Nine years ago our daughter was still in the hospital and we, first-time parents, were eager to have her home. Within hours of her birth she endured more than any baby– or any adult for that matter–should. In my delirium of child birth and ensuing trauma, I absurdly asked the doctor if she would be capable of sports should she survive. Crazy, I know. But chaos can lead to crazy. I suppose I was gauging her future and ours–were we looking at a lifetime of portable oxygen? Complex medical devices? Endless surgeries?
I learned a crucial fact of parenthood quite quickly: Perspective is a gift.
For days we didn’t know what she actually looked like beneath the various tubes, wires and machines connected to her. If only someone back then could have given me a glimpse of the future– that nine years down the road our little hockey player would be draped not in tubes and wires but in this: a flashy silver medal. And sheer joy.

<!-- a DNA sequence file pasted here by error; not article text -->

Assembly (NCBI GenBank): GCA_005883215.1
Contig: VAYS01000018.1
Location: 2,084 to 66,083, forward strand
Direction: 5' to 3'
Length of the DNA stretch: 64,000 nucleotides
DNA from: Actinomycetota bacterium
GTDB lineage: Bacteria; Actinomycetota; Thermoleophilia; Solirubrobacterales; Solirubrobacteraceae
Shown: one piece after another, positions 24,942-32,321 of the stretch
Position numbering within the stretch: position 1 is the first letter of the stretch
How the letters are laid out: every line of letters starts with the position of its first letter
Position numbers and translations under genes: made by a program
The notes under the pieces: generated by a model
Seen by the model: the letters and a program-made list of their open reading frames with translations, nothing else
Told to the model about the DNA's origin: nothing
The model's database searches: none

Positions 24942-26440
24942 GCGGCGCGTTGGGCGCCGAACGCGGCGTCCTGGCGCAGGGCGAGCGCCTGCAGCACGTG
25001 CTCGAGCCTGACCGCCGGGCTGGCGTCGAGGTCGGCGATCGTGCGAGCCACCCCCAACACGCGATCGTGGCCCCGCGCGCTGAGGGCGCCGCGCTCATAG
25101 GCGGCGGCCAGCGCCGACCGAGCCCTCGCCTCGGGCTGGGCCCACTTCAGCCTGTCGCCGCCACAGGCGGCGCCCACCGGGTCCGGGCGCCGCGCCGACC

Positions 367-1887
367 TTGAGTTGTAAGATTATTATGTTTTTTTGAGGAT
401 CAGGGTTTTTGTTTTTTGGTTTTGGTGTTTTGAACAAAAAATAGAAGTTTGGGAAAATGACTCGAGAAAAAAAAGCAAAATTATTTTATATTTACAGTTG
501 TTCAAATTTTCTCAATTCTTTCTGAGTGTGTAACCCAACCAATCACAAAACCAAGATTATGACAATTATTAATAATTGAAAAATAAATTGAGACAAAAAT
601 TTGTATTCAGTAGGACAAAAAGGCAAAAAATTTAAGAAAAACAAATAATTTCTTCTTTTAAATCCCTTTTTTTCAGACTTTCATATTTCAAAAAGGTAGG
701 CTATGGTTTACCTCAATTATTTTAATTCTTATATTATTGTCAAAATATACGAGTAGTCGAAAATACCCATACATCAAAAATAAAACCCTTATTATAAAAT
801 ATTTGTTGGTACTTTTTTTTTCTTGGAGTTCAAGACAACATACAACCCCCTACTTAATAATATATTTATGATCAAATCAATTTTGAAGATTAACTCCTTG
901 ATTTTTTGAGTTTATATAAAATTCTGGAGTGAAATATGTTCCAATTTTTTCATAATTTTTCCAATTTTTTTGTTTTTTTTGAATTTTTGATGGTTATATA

What a stark contrast to the silver around the necks of the US women’s hockey team. Just minutes ago they “lost” gold and had to accept silver. Heartbreak was written all over their tearful faces. I feel for them. I feel for their mothers. No doubt they gave much over the years– well beyond tying laces and washing stinky gear. Now they have the hardest job yet: encouraging their girls to feel proud of their accomplishments and to use this disappointment to fuel the fire for four more years.
Absurd dreamers realize great achievements. Maybe our little heart-patient-turned-hockey-stud has reached her peak, or maybe she has just begun. As for me, I’ll keep tying laces and washing stinky gear for as long as she wants.